Pro-whaling countries consider that the IWC, in accepting countries that oppose whaling on moral or ethical grounds, is straying from its original mandate, i.e. the sound management of whaling practices. They consider that whales can be hunted in the same way as any other wild animal. They have strong cultural, social, economic and political attachments to whaling. The whale harvesting (commercial and subsistence) practised today mainly provides food for human consumption. According to pro-whaling countries and groups, harvesting is well regulated and is carried out using methods that minimize animal suffering.
At the IWC’s 2010 Annual Meeting, negotiations were held to possibly lift the moratorium and limit commercial whaling quotas. On the third day of the meeting, negotiations were suspended. The countries at odds mutually accuse one another for the deadlock in discussions. The years to come will be crucial for the future of whaling.
Intensive whaling has provided us with invaluable information on cetaceans. But it has also driven several species to the brink of extinction. Japan continues to harvest whales in the name of science. Indeed, the 1946 convention of the International Whaling Commission (IWC) stipulates that each member country may issue scientific whaling permits. Can this approach still be justified today? Does scientific whaling really serve science or is it just a smokescreen for commercial interests?
At the present time, Japan is the only country to have undertaken scientific whaling programs as soon as the moratorium came into force in 1986. The oldest of such programs is JARPA, conducted in Antarctica, where more than 400 minke whales were harvested annually between 1987 and 2004. Amongst other objectives, this program aimed to estimate certain biological parameters of this species (for example its natural mortality rate) and to study its role in the Antarctic ecosystem. The successor to this program, JARPA II, undertaken in 2005, calls for the harvest of nearly 900 minke whales, 50 fin whales and 50 humpback whales. Under JARPN, a second program launched in 1994, around 100 or so minke whales are taken annually in the North Pacific. This program aims to better understand the feeding ecology of minke whales. In 2000, the Japanese added the Bryde’s whale (50) and the sperm whale (10) to the program, and in 2002, the sei whale (100). Proponents of these harvests maintain that they have enhanced knowledge and provided useful information for managing stocks of minke whales and other targeted species. The products of harvested whales are sold on the local market, as stipulated in the International Convention for the Regulation of Whaling. However, these products don’t market well and often the meat is sold at low prices or distributed at no cost in establishments such as school cafeterias and retirement homes. Moreover, recent genetic analysis seems to have proven the existence of an illegal whale meat trade between Japan and certain countries that are parties to CITES without restriction, including the United States and South Korea. Some researchers propose an independent, transparent and reliable monitoring system to enforce international treaties pertaining to the wildlife trade.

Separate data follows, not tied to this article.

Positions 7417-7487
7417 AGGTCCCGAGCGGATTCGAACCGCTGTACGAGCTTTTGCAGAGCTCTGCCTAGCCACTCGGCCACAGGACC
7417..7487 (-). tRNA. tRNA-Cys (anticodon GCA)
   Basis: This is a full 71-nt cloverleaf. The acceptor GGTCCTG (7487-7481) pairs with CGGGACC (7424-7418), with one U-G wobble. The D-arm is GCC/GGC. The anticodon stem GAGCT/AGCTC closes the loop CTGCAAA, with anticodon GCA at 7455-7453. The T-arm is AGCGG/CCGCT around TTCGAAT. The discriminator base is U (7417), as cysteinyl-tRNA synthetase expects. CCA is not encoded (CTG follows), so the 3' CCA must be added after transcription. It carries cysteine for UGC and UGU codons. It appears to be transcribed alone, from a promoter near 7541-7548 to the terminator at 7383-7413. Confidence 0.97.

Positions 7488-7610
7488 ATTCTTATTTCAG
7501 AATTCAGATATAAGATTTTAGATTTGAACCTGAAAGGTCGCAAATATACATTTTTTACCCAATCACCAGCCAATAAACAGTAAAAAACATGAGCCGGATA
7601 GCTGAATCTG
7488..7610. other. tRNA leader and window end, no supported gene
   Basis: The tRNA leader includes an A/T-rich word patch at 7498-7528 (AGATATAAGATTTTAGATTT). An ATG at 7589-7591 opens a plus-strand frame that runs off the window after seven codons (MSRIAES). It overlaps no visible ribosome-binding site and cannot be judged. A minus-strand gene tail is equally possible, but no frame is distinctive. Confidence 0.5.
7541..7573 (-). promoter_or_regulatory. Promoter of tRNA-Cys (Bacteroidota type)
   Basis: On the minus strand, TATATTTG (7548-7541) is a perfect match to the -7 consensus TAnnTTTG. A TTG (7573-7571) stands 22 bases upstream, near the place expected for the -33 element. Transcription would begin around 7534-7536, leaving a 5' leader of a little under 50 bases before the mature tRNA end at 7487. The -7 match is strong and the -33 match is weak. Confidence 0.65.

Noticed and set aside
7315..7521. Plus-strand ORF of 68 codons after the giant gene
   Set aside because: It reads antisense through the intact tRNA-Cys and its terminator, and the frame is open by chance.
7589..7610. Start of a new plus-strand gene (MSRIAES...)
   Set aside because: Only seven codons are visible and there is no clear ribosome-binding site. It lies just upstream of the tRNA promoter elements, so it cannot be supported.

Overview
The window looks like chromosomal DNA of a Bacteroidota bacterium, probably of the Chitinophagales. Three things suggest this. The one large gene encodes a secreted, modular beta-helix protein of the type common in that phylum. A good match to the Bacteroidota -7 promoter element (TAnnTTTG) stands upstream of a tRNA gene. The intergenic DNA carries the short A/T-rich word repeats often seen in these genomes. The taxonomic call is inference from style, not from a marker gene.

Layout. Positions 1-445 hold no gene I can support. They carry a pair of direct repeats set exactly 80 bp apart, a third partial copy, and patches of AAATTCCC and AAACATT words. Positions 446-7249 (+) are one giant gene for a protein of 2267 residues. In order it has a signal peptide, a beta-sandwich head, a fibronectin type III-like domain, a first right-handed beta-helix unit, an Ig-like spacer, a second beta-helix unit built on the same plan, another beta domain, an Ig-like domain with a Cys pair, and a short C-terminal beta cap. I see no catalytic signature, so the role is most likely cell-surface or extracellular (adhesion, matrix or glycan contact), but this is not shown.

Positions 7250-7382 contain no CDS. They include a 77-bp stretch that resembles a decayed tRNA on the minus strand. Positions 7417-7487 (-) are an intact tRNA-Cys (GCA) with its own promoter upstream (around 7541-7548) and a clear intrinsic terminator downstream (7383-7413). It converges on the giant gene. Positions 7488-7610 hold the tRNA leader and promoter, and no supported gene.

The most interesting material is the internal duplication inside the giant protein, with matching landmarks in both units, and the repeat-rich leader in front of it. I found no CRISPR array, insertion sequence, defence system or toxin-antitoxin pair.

In July 2012, after a 25-year hiatus, South Korea announced its intention to resume whaling for scientific purposes. Strongly condemned by anti-whaling countries and the public from around the world, the South Korean government ultimately scrapped plans for this hunt and opted instead to study cetaceans without killing them. The scientific whaling programs pursued by Japan are also strongly criticized. For several years now, during their Annual Meeting, IWC members adopt (often by a narrow majority) a resolution to encourage Japan to abandon its whaling activities. In 2002, Phil Clapham and his colleagues, all members of the International Whaling Commission’s (IWC) Scientific Committee, published an article in the journal BioScience. They emphasize that Japan’s program does not include hypotheses to be tested or other performance indicators, that the data collected are not necessary for managing whale populations and that such data do not undergo an independent review process, that more useful information could be gathered without killing the animals, and that the program sacrifices more whales than what the IWC would advocate for quotas in the absence of a moratorium. They also argue that scientific hunting is merely a pretext for maintaining a demand for whale products and encouraging the resumption of commercial whaling.